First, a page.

The most striking of the new phenomena has been the triumph of Islamic parties – in Tunisia, Egypt, Libya, Morocco, and perhaps one day in Yemen and Syria as well. We don’t yet know how the Islamists will behave in government. Will they adopt the Turkish model of Islam allied to secular democracy, or will they slip back into Salafi fundamentalism?
In the mid-1960s, when I was a foreign correspondent for the London weekly newspaper The Observer , I was sent to follow Zhou Enlai across Africa, ending up in Mogadishu. The prime minister of the People’s Republic of China was an austere figure, very conscious of his own importance. Closely surrounded by his aides, he was not easily approachable. But, in one of our rare conversations, he told me that he had advised Egypt’s ruler, Gamal Abd al-Nasser, to adopt the Chinese model of one child per family. Nasser had replied: ‘I need young fingers to pick the cotton!’
Nasser should perhaps have taken Zhou Enlai’s advice. Egypt’s population statistics are a nightmare. When Napoleon invaded Egypt in 1798 there were just 3 million Egyptians; when Nasser took power in 1952, there were 18 million. Today, there are about 83 million, crammed into the Nile Valley and the Delta, on little more than 3% of Egypt’s land area, and increasing by nearly a million every year. The result is that all government services are under great strain, while educational institutions are hugely overcrowded. With rare exceptions, schools and universities turn out semi-educated young people for whom there are no jobs.
Youth unemployment has been the main motor of the revolutions across the Arab world. And unemployment, in turn, is the product of the demographic explosion. Egypt’s experience is mirrored in most Arab countries where, almost without exception, fertility rates remain too high. In Yemen, for example, the rate is over 5 – that is to say more than five children per mother. In 1965, Syria’s population was about 4m; today it is close to 24m. In country after country, unemployed urban and rural poor have been the foot soldiers of the revolution.
In 2011, a young generation happened to come of age just when dictators in several Arab countries were approaching the end of their careers. The situation was thus ripe for an explosion, and should have been predicted. Muammar al-Qadhafi of Libya had ruled since 1969; Ali Abdallah Salih of Yemen since 1978; Husni Mubarak of Egypt since 1981; Zine el-Abidine Ben Ali of Tunisia since 1987 (having replaced Habib Bourguiba who had ruled since 1957). In the Gulf state of Bahrain, Khalifah bin Salman has been the powerful prime minister since 1971, overshadowing his nephew King Hamad, while in Syria Bashar al-Asad has ruled Syria since 2000, having replaced his father Hafez al-Asad who took power in 1970 and ruled for thirty years.
In every case, hungry young protesters, eager for a better life, clashed with autocratic old rulers trying to keep them down. In the West, the Arab Spring has widely been interpreted as a desire for freedom. In fact, the prime demand of the great majority of the protesters has been for good governance rather than democracy – that is to say for jobs, for an end to police brutality, for an end to the excessive privileges of a corrupt class of crony capitalists close to the ruling families. The protesters want a fairer distribution of the country’s resources and a better life for themselves and their children.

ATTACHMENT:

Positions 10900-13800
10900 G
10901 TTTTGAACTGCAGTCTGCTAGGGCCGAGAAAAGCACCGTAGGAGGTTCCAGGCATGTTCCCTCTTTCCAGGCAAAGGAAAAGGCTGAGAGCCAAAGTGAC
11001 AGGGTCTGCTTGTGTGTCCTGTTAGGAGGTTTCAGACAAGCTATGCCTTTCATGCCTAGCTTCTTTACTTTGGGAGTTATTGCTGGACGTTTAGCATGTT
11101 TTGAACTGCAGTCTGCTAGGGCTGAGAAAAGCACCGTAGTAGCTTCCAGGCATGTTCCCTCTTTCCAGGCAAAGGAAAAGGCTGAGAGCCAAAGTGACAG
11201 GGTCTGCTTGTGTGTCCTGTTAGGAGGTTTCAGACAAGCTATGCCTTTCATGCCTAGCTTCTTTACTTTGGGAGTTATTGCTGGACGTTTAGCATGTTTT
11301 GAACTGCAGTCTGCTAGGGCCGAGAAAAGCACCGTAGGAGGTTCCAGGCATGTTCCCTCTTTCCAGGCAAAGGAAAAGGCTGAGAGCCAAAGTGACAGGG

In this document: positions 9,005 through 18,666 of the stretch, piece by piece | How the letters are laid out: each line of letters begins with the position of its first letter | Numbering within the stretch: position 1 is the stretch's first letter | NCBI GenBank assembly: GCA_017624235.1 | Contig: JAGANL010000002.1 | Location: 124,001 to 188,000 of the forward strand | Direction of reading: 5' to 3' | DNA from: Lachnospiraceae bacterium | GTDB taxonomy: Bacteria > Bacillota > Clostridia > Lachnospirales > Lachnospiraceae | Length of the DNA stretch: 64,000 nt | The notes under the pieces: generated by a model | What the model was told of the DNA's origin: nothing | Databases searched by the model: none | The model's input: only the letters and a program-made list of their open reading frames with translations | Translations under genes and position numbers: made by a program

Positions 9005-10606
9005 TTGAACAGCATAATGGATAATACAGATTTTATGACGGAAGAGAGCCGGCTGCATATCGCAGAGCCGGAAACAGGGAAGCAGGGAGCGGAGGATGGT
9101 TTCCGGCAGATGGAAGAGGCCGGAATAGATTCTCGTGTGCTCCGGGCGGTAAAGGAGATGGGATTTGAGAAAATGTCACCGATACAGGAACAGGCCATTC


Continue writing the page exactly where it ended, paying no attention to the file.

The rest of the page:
Of course, in each country, an educated minority has campaigned for greater political freedom as well –for free expression and a free press, free and fair elections, an end to one-party rule and an independent judiciary. But most Arab countries have had little experience of democracy, and little knowledge of how it works or how to put it in place. In Syria, for example, 40% of the population is under 14, and only 3% is over 65. This means that very few people have any recollection of what political life was like before the Ba‘th party came to power in 1963. When the old structures of power are torn down – as is now happening in several Arab countries -- it will not be easy to rebuild new ones. The more violent the revolution, the more difficult will be the task of reconstruction.
The most striking of the new phenomena has been the triumph of Islamic parties – in Tunisia, Egypt, Libya, Morocco, and perhaps one day in Yemen and Syria as well. We don’t yet know how the Islamists will behave in government. Will they adopt the Turkish model of Islam allied to secular democracy, or will they slip back into Salafi fundamentalism? Whatever the answer, I suspect that their prime goal will be to introduce good governance rather than Western-style liberal democracy – that is to say, their priority will be to provide jobs for the unemployed, welfare programmes for the poor, a good deal less corruption, and a fairer distribution of resources.